The most erudite possible yarble garble harble garble


Literally: rare – astray – Han China – astray

Alternately: Dense jargon. Gibberish. Nonsense. Incomprehensible, unintelligible, incoherent.

Notes: This phrase will usually be written in phonetic kana characters rather than kanji. Even when they are used, the kanji are ateji; that is, they were assigned to the phrase some time after its invention due to their pronunciation rather than their meaning. As such, the pun parts can also be rendered as 糞, “excrement,” or the whole can become 陳奮翰奮, or perhaps other variations.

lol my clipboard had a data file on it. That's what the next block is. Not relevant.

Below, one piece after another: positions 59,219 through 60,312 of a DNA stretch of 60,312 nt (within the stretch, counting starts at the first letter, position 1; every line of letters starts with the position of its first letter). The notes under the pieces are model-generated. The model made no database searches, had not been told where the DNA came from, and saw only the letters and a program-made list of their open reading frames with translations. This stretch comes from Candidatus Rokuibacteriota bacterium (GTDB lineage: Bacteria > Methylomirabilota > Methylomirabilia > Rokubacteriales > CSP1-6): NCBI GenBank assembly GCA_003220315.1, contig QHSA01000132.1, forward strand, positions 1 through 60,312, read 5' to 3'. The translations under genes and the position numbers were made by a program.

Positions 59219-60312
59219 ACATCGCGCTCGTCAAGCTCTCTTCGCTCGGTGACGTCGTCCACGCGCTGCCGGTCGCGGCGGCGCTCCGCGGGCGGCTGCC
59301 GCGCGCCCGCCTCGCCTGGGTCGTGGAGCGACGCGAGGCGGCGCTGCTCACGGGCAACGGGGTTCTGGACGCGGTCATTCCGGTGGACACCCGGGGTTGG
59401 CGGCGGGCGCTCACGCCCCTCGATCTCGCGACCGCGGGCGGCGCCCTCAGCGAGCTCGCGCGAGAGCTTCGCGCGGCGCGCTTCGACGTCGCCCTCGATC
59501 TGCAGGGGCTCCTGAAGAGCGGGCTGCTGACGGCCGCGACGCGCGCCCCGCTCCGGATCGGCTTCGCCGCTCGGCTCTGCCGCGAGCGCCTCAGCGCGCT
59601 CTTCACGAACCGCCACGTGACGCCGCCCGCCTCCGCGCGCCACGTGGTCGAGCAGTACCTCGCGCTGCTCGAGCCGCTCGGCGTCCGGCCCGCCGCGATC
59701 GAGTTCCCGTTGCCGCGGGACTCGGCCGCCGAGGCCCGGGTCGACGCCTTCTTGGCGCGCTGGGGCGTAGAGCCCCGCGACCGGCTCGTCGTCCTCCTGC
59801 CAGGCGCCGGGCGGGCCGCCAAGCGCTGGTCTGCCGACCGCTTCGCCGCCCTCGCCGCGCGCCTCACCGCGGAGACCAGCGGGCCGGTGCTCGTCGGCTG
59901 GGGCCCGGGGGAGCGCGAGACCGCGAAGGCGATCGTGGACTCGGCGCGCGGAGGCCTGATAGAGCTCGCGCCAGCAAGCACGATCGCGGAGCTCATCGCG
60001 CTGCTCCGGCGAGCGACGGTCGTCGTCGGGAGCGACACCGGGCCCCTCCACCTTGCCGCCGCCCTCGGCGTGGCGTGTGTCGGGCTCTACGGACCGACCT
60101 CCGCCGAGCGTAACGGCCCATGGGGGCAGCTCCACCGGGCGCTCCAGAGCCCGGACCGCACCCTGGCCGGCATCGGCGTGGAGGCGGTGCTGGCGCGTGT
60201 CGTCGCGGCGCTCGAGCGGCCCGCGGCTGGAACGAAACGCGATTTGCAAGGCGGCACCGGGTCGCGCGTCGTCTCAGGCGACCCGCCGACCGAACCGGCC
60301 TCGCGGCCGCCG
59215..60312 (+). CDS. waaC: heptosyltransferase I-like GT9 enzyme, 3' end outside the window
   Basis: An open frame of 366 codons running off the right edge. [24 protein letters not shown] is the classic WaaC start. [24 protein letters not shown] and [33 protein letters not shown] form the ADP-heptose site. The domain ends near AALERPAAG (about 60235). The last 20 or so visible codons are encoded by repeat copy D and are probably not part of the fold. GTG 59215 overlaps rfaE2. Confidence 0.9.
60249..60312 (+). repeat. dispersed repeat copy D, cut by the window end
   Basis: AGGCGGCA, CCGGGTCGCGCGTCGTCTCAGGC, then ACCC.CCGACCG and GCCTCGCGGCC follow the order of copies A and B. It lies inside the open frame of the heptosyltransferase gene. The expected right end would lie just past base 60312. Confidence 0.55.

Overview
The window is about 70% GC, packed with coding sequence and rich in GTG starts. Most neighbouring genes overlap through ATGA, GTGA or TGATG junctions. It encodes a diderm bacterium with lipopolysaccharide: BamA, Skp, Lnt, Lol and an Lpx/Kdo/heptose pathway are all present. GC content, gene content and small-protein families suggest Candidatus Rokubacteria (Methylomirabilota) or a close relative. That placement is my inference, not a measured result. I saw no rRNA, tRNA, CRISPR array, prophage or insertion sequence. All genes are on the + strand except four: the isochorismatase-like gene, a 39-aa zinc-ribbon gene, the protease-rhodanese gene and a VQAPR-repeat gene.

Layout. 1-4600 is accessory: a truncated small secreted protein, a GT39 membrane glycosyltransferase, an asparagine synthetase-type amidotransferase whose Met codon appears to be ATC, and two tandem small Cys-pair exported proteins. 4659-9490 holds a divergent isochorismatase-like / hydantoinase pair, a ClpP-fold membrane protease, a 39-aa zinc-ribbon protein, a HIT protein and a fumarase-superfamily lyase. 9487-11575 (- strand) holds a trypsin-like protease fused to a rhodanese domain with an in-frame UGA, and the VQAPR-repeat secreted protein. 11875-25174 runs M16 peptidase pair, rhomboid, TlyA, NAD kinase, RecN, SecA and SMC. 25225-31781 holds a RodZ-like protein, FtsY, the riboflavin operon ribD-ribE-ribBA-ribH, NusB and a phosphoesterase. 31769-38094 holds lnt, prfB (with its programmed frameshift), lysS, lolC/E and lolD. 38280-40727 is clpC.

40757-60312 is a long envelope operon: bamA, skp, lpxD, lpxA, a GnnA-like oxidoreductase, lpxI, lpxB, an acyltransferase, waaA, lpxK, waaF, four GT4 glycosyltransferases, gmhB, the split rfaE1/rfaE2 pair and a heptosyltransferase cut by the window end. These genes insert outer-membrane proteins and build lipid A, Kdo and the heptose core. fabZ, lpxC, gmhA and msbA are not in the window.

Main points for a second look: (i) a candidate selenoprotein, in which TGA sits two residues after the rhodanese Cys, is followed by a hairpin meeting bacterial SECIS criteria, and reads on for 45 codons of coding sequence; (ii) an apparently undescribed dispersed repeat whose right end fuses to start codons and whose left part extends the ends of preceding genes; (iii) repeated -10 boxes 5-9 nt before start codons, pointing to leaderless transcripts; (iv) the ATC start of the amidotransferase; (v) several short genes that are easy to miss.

The phrase apparently comes from Edo-era mockery of the difficult-to-understand, Chinese-laced jargon of Japanese Confucian scholars, much in the way that modern readers might make fun of people who lose themselves in academese.


“I don’t get it.”

About Confanity

I love the written word more than anything else I've had the chance to work with. I'm back in the States from Japan for grad school, but still studying Japanese with the hope of becoming a translator -- or writer, or even teacher -- as long as it's something language-related.
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